I turned 50 last year and so began what I believe will be my last full decade of full-time employment in the public relations field, i.e. I really, really do NOT want to be still running around like a maniac 24-7 dealing with media queries and Twitter postings and websites, oh my, at the age of 70.
That being said, even now I have begun to contemplate what my…dare I say the word…RETIREMENT…might be like.
My guess is I’ll be as busy if not busier once I officially power down the computer and pass along my priceless list of media contacts to the next person to flop down in my office chair. I have a novel—actually a trilogy of novels—I’ve been wanting to write in earnest since the mid-1980s. I also plan to pursue my acting career and go out on a lot more auditions. I may keep teaching. And I’ll be spending a lot of time with my will-be-my-wife-by-that-time, Tina. We hope to travel a lot. Toss in time for gym, fencing, and attending plays, that’s a pretty full schedule.
But there’s one more thing I’d like to add. And I’d like to use today’s blog entry to lay the groundwork.
You see, since that humid evening in June 1979 when Orioles (www.theorioles.com) third baseman hit a game-winning, 9th inning homer off Tigers’ reliever Dave Tobik to usher in what would forever be known as ORIOLES MAGIC, I’ve bled orange and black. It’s a bit of a pain, having to explain this every time I have a blood draw done, but anyway…
What I would very much like to do, once I am officially retired, is to take a stroll down to “the Warehouse” for a meeting with whomever will be the head PR honcho of the team by that time. To volunteer.
Despite what I am sure is a great effort by Orioles PR folks to ensure that Orioles players understand the world of the media, how to do an effective interview, how to make sure they do NOT become entangled in a social-media-manti-t’eo-style-mess, it seems every year we have ballplayers saying things they shouldn’t and doing things the team would rather they wouldn’t, going viral on YOUTUBE et al.
I’d like to offer my services to work with Orioles players throughout the system, from rookie ball up to the major league club. I think if players can be indoctrinated to how to handle media of all types—print, radio, TV, social, online, from banner headlines to blogs—and to offer that training from the very start of their pro careers, by the time they reach the big club (if they are so lucky), they’ll have one less thing to worry about, because they will be MASTERS of the interview.
Doing an effective interview does not mean rattling off say-nothing-BULL-DURHAM-quotes-tacked-to-your-locker responses. The media’s wise to that. What they want is something memorable, human, REAL, genuine, not manufactured, not synthesized, but colorful, insightful, and perhaps more than anything else, ENTERTAINING—and this is particularly true among sports figures.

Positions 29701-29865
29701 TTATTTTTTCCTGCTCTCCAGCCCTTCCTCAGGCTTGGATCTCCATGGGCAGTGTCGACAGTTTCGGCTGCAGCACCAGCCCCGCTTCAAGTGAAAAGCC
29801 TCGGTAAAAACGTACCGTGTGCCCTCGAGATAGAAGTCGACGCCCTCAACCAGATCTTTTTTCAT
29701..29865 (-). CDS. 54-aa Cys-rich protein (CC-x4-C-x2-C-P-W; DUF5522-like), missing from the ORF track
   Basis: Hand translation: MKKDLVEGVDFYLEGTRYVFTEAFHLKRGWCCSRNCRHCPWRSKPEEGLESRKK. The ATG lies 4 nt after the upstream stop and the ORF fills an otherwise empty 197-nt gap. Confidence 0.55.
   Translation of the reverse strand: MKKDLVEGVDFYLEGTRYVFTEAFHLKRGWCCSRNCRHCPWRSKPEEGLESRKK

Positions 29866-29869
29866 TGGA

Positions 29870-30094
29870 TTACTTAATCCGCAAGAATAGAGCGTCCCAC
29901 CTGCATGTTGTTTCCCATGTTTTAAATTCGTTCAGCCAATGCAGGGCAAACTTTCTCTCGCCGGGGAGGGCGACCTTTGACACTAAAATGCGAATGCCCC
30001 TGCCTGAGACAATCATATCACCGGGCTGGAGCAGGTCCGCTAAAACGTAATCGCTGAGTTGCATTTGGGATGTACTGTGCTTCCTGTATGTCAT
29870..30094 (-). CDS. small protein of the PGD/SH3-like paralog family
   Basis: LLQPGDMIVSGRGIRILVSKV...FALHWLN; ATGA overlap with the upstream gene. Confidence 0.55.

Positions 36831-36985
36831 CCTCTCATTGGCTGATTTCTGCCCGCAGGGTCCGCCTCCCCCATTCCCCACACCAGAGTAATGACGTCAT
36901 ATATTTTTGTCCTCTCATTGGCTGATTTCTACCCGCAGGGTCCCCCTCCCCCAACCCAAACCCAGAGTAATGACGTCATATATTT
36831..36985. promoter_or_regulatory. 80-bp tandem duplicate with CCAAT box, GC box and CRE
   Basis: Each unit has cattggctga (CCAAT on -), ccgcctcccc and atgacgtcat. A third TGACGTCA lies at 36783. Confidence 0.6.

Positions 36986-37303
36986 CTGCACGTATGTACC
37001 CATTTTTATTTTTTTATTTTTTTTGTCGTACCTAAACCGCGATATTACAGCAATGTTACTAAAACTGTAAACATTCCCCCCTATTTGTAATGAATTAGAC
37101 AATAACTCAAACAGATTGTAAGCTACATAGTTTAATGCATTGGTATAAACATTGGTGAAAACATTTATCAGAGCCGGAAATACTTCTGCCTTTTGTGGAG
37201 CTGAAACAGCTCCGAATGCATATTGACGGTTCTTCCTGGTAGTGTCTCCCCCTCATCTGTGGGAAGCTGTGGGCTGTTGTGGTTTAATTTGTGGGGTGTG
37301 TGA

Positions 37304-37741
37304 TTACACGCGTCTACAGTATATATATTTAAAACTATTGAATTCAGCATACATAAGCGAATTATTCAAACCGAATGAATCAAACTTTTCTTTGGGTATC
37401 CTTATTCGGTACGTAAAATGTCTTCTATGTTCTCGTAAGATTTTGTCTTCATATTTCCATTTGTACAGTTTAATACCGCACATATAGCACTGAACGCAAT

For what is sports, afterall, other than entertainment?
I’d provide media training for the ballplayers…and for any of the administrative, front-office types, from Aberdeen to Delmarva to Bowie to Norfolk and even Baltimore, if they’ll have me.
Plus, I can offer something other PR folks can’t (besides the fact I’d be willing to work for NO salary): My soon to be wife, Tina.
Tina is a copywriter by trade, and so could be very helpful in working with the athletes’ who have their own websites or Twitter feeds, etc., but what she’d offer most is something a lot of the younger players in the system would definitely “cotton to.” I call it, "Tina's Sense of Mom."
Tina is the ultimate caregiver.
She’d be bringing the boys her homemade spanikopita and assorted Greek delicacies, books to read, ideas to contemplate, she’d offer an ear when they felt low or troubled (Tina has a strong background in dealing with depression and did volunteer work for the Alzheimer’s folks)…she’d become the maternal figure for these young men, many far from their homes for the first time in their lives.
We’d kinda be like…well, den mother and father of a sort. There to look after “the boys,” help them with media and with mothering.
And did I mention Tina and I are both quite amusing? We’re fun to be with; ask anybody. Before you know it, we'll be as much a part of the Orioles locker rooms as the trainers, the clubhouse attendant, the guy who fixes the whirlpool machine when it acts up. Years later we'll be the cute, gray-haired couple that all the players adore, soon to be featured on a segment of 60 MINUTES or maybe CBS SUNDAY MORNING.
That’s my pitch. Together, Tina and I could offer media training and support. Stability, spinach pie and solace, plus safe passage through the morass which is modern media. There to tell a story, lend an ear, run an errand, etc. And absolutely free, no cost!
So, when the time comes, whomever is guiding the Orioles ship at that time, keep this in mind. You won’t be disappointed. And if you're not interested...well, there's always the Ravens!
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